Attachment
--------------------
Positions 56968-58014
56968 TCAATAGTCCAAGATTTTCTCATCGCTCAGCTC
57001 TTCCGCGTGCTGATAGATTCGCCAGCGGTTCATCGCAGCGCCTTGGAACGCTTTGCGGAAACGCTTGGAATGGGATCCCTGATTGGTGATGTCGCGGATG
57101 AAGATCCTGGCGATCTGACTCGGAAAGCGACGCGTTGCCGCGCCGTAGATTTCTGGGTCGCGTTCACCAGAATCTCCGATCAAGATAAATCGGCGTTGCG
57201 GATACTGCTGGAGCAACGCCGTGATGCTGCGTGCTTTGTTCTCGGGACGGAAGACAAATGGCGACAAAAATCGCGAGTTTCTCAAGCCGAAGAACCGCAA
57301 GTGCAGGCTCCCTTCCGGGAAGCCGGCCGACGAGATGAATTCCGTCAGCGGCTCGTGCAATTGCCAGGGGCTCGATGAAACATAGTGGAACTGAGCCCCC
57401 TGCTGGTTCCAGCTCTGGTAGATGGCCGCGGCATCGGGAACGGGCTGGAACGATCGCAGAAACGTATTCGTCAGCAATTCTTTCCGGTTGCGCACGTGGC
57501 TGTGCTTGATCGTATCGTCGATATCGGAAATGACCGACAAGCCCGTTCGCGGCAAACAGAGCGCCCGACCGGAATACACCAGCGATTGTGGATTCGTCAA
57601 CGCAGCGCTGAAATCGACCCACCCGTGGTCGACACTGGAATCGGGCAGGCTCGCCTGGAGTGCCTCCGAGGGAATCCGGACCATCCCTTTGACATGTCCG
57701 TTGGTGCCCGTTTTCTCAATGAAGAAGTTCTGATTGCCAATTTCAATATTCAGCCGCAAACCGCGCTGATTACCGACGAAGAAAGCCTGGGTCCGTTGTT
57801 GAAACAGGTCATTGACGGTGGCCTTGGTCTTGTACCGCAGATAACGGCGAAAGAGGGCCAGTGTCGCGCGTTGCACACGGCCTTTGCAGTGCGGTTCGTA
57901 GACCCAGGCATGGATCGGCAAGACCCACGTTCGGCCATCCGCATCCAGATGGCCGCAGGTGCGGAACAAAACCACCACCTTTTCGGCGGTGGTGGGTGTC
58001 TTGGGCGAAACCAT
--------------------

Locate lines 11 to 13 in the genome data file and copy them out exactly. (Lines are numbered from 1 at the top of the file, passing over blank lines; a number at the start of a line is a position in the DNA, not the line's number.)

57801 GAAACAGGTCATTGACGGTGGCCTTGGTCTTGTACCGCAGATAACGGCGAAAGAGGGCCAGTGTCGCGCGTTGCACACGGCCTTTGCAGTGCGGTTCGTA
57901 GACCCAGGCATGGATCGGCAAGACCCACGTTCGGCCATCCGCATCCAGATGGCCGCAGGTGCGGAACAAAACCACCACCTTTTCGGCGGTGGTGGGTGTC
58001 TTGGGCGAAACCAT